Red flags of corruption raised by the AG continue to be ignored by the ANC
Last week's report by auditor-general Kimi Makwetu was a clear indication that myriad challenges are apparent in the public sector regarding implementation of anti- corruption measures to punish political leadership.
Provincial heads of departments and municipal managers do not suffer any consequences for noncompliance.
Expressing his disgust, Makwetu said: "We remain concerned that only 2% of the municipalities are fully complying. This is in spite of all the reporting we have done in this area, the red flags we raised, and the many recommendations we have made. Uncompetitive and unfair procurement . and inadequate management were common."
Lack of proper supply chain management has resulted in irregular expenditure increasing to R32.06bn from the R25.2bn reported last year.
However, the report by auditor-general (AG) was the first of its kind since the Public Audit Amendment Act came into effect on April 1 last year, giving the auditor-general extended power to act on corruption and abuse of funds. He said that only nine selected municipalities had been audited in terms of the amended act this year.
The truth is that parliament has created institutions to act on corruption and abuse of funds but no action has been taken against the culprits. Chapter 9 institutions were created to watchdog over the way taxpayers' money is spent but they have no powers to impose punitive measures where they find wrong. The can only make recommendations which are often not implemented.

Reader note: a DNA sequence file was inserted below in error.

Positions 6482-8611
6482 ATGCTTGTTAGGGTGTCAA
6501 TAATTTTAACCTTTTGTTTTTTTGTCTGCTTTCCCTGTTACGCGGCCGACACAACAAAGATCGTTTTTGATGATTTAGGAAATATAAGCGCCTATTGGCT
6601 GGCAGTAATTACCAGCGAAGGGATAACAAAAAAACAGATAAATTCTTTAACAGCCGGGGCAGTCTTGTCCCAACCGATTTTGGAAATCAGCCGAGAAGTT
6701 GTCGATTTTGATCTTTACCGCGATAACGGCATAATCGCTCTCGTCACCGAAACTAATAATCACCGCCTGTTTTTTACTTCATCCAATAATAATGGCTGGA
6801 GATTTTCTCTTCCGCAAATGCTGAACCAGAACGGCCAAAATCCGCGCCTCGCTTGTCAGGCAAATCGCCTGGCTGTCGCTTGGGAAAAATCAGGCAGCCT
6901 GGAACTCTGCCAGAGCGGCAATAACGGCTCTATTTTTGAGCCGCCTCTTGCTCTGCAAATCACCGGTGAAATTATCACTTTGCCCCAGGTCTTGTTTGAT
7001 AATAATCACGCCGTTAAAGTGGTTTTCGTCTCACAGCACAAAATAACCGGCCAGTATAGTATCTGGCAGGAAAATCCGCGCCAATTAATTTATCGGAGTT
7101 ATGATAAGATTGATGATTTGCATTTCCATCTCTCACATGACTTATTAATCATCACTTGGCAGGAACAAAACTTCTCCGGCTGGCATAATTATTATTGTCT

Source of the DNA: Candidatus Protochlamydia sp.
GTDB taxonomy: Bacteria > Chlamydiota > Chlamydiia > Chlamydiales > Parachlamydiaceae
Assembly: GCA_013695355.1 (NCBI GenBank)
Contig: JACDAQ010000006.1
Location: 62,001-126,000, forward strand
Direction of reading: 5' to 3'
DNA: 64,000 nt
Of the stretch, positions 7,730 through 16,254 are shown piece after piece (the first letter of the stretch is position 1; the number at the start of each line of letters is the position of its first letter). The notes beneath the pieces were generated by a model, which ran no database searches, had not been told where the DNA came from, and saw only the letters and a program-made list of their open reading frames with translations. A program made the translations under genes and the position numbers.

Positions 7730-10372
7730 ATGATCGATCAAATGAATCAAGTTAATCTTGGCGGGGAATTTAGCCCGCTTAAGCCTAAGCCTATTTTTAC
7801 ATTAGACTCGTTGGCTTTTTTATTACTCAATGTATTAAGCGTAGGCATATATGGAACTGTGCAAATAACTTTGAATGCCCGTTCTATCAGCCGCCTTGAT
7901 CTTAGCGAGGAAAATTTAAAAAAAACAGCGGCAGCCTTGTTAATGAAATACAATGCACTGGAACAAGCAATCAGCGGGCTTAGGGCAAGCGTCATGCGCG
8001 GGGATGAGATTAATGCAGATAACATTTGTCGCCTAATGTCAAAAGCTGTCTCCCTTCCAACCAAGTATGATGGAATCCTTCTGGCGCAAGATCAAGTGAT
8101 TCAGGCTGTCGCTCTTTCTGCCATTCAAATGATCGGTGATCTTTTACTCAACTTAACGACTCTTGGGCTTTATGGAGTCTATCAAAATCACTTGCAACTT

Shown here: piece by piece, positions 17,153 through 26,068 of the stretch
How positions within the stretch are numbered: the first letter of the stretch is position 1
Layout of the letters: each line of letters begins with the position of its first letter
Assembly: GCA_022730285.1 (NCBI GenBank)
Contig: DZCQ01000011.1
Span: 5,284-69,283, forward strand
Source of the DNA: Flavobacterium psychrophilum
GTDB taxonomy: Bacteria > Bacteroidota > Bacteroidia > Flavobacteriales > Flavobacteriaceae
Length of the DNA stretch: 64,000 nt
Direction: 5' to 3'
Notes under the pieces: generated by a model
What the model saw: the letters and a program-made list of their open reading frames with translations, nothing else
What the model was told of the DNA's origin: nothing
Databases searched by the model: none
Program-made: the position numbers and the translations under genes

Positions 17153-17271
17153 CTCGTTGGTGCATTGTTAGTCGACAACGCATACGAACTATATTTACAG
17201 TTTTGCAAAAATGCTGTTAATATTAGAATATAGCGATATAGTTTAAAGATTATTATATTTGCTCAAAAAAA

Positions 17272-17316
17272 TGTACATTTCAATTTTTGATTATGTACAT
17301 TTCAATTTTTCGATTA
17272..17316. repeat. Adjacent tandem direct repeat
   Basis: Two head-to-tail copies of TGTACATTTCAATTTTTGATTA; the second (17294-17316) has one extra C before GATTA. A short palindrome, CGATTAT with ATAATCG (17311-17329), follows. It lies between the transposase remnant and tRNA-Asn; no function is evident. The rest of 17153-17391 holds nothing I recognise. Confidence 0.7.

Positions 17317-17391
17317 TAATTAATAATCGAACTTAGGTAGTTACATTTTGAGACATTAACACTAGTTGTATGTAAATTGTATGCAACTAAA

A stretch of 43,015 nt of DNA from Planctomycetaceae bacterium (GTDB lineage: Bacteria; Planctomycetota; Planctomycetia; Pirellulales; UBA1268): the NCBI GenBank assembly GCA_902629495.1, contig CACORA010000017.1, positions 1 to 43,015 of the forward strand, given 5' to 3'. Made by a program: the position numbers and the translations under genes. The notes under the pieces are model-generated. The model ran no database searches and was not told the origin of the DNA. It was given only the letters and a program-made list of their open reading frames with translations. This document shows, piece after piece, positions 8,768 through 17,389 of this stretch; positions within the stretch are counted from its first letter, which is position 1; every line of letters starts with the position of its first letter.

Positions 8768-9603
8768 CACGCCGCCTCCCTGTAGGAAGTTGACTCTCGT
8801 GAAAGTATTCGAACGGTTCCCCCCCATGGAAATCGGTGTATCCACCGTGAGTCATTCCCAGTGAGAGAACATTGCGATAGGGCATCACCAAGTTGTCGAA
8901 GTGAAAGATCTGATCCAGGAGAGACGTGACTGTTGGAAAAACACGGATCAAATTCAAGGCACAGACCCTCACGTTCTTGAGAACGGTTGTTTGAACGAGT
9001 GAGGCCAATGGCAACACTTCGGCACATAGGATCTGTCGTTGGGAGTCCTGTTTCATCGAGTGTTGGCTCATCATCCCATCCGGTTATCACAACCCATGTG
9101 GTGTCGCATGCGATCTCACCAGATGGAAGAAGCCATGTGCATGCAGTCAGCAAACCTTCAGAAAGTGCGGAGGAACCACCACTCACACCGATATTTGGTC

Drastic changes have been made in legislation that regulates anti-corruption, for example the National Prosecution Authority Amendment Act and Financial Prosecuting Authority Amendment Act, but corruption still continues in the public sector.
Makwetu has highlighted that "he previously raised red flags and made many recommendations"?
Why were his previous recommendation overlooked and red flags ignored? This act came into effect last year but the auditor-general's report is telling us no action can be taken soon. For instance, he emphasises that "the material irregularities we identified and reported are not complex accounting or procurement issues and could have been prevented through basic controls".
It is shame to have a hardworking AG who can only identify the problem but have no permanent solution.
The problem with ruling parties in municipalities and provincial government is that they cannot distance themselves from allegations levelled against members because all the corrupt officials are their deployees.
The questions that political leaders need to ask themselves are: what causes the corruption in a society defined by abject poverty and polarisation? How are they going to bring back trust in communities when three spheres of government cannot distinguish what is corrupt or not corrupt?
Parliament must also embark on a deep reflection on its role. The fault line is the hiring practice and firing of those who defy corrupt political orders. Some administrators with amazing expertise are purged for no reason.
Government must ensure that knowledgeable and skilled officials need to be brought back into all three spheres of government. For that the state needs to function as it was intended - to render sustainable service to the people - rather than as a source of power and status.
Finally, cadre deployees and political party leaders must ensure that management and corruption are at the top of the agenda in their next meetings. There is a difference between management and moving the tax and rates of hard-working citizenry directly into the pockets of friends and families of crooked officials.
The duty of the AG is to uphold government's function with integrity, public servants must act likewise.
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